Cirkulo --- I like their Dark Chocolate Truffle Cake...It's now known more for a resto than what it used to be: a happening bar ranking with the likes of San Mig (by the old Glorietta Quad)
Palato Fino --- haven't tried
Benjarong --- hotel: so haven't tried
Apartment 1B --- I'm not sure why the three times I've gone here, it wasn't as good as people have said it would be. So I'm going with the overrated verdict.
Alba --- Yes, a great Spanish resto, sorely lacking these days in Manila, what with La Tienda, etc. closing down
Bianca's/Carpaccio --- Exquisitely charming! It's connected to Santi's, so the ingredients are undoubtedly excellent.
L'Incontro --- Forgettable. I haven't been here in ages since the last time.
La Cabane --- Great place to hang out for beer or wine with friends. Check out the cool furniture of the place, which they also sell and export.
Som's --- Satisfies both gourmands and hungry men who aren't as discerning. Try to load up on their red curry as well as their spicy rice with basil, and watch smoke go through your ears! What a rush!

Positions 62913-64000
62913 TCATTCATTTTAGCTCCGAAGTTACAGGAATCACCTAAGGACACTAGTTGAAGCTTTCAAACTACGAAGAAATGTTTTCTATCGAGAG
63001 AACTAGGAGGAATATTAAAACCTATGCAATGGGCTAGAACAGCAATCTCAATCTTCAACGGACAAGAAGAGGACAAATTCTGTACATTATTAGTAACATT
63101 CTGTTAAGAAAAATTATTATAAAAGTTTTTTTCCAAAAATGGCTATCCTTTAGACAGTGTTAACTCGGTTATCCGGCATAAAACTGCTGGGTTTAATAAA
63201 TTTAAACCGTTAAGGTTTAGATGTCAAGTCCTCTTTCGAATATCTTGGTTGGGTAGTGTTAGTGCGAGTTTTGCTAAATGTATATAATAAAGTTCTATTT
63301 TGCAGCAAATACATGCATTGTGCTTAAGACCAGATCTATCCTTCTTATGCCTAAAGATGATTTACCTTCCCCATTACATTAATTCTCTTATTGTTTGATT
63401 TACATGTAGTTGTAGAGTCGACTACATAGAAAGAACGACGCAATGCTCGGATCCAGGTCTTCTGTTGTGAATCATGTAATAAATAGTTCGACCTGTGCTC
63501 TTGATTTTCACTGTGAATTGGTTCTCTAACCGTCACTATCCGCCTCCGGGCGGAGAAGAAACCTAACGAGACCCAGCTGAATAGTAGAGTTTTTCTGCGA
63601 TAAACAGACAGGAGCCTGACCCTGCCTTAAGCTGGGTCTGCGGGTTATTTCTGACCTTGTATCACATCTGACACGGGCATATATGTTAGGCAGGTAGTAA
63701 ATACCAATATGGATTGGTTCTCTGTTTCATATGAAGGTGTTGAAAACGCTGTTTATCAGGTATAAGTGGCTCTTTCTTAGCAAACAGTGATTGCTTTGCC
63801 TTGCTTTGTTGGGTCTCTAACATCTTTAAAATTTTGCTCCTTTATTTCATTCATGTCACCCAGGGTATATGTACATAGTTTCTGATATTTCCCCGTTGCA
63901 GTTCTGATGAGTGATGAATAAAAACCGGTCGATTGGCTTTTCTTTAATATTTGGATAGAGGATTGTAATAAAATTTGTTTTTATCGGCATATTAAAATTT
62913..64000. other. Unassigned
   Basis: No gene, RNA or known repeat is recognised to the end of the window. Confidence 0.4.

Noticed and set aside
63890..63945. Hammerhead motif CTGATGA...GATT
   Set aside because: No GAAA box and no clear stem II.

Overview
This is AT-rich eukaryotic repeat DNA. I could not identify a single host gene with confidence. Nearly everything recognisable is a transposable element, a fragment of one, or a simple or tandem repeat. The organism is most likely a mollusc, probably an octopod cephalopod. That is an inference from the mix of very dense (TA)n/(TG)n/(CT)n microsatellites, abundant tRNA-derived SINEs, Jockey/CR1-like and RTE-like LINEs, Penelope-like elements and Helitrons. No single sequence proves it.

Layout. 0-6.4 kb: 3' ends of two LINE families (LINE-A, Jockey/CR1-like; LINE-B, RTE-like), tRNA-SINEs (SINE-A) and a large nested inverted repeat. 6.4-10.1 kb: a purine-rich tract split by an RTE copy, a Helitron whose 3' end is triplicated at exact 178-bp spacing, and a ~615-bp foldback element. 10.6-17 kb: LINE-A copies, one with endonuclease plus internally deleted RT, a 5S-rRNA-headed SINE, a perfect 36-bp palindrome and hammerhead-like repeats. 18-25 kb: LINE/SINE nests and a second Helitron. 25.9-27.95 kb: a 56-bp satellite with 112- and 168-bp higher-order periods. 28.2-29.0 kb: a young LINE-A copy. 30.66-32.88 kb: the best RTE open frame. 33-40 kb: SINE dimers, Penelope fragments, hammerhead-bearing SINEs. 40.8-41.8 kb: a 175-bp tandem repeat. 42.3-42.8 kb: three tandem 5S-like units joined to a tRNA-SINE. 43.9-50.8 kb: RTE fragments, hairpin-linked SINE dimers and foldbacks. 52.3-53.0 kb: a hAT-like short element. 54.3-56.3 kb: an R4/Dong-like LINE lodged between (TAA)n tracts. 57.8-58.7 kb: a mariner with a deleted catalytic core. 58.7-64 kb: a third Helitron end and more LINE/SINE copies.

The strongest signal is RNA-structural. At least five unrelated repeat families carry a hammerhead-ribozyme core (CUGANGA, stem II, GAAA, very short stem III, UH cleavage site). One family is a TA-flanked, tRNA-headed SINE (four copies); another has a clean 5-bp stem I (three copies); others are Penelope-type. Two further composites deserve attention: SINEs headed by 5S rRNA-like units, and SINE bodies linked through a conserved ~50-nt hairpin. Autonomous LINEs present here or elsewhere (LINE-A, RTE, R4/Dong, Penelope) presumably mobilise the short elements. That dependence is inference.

Schwarzwalder --- Consistently good German food. Has been around since forever.
Tsumura --- haven't tried.
Ziggurat --- Love the lamb with couscous. Great barkada place, especially when the inside is open. Thank god the outside is open 24 hours for those after-gimmick meals.
Old Manila --- I've only tried the breakfast here. It's good.
Paseo Uno --- Used to be the best hotel buffet, before being usurped by Spirals. Awesome interiors. Very complicated and intricate dishes.
Mati --- is now CLOSED. the only one left is Zuzuni, in Boracay, no less.
Sala --- excellent, next to Lolo Dad's.

Amoroma --- only tried the closed branch in Makati. Miss this place. A cute date place, with delicious Italian home-cooking.
Amalia's --- Haven't tried. Alabang is just too dang far. I heard praises about their Spanish cuisine, though.
Skyline --- ibid.

Antonio's --- world-class fine dining in the pretty gardens of an ancestral house. An epicurean's dream.
Sonya's Garden --- used to be the Tagaytay resto destination, before Antonio's, Massimo's and Cliffhouse came along. Still, it's good to try at least once in your life to experience the freshness of the ingredients that Sonya grows from scratch. Now includes a bed and breakfast, though I'm not entirely partial to sleeping without ac nor using a kulambo. Quite charming, though, if you're the type who likes communing with nature and all.
Cafe-on-the-ridge --- this resto of Taal Vista serves great breakfast buffets. But I wouldn't trek all the way to Tagaytay just to eat here.